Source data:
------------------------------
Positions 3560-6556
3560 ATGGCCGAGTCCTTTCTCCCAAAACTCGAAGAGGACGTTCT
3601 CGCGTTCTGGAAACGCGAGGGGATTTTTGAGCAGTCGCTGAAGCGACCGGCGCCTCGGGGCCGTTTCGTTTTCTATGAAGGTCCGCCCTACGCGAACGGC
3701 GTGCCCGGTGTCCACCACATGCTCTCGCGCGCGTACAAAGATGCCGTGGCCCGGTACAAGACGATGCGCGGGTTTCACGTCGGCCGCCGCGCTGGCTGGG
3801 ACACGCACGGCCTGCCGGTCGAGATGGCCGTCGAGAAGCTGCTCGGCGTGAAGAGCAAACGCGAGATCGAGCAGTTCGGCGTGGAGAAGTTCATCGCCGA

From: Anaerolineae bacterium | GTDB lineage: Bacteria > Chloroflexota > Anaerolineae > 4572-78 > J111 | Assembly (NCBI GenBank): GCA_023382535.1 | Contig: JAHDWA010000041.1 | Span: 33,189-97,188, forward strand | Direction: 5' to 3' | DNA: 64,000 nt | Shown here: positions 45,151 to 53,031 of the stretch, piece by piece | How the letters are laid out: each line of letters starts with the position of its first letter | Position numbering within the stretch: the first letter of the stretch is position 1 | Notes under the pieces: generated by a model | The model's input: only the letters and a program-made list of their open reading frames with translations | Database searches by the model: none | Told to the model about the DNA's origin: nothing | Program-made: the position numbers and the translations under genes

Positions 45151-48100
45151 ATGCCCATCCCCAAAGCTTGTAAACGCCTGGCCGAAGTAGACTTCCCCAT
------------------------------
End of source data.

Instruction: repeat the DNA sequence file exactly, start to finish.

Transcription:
Positions 3560-6556
3560 ATGGCCGAGTCCTTTCTCCCAAAACTCGAAGAGGACGTTCT
3601 CGCGTTCTGGAAACGCGAGGGGATTTTTGAGCAGTCGCTGAAGCGACCGGCGCCTCGGGGCCGTTTCGTTTTCTATGAAGGTCCGCCCTACGCGAACGGC
3701 GTGCCCGGTGTCCACCACATGCTCTCGCGCGCGTACAAAGATGCCGTGGCCCGGTACAAGACGATGCGCGGGTTTCACGTCGGCCGCCGCGCTGGCTGGG
3801 ACACGCACGGCCTGCCGGTCGAGATGGCCGTCGAGAAGCTGCTCGGCGTGAAGAGCAAACGCGAGATCGAGCAGTTCGGCGTGGAGAAGTTCATCGCCGA

From: Anaerolineae bacterium | GTDB lineage: Bacteria > Chloroflexota > Anaerolineae > 4572-78 > J111 | Assembly (NCBI GenBank): GCA_023382535.1 | Contig: JAHDWA010000041.1 | Span: 33,189-97,188, forward strand | Direction: 5' to 3' | DNA: 64,000 nt | Shown here: positions 45,151 to 53,031 of the stretch, piece by piece | How the letters are laid out: each line of letters starts with the position of its first letter | Position numbering within the stretch: the first letter of the stretch is position 1 | Notes under the pieces: generated by a model | The model's input: only the letters and a program-made list of their open reading frames with translations | Database searches by the model: none | Told to the model about the DNA's origin: nothing | Program-made: the position numbers and the translations under genes

Positions 45151-48100
45151 ATGCCCATCCCCAAAGCTTGTAAACGCCTGGCCGAAGTAGACTTCCCCAT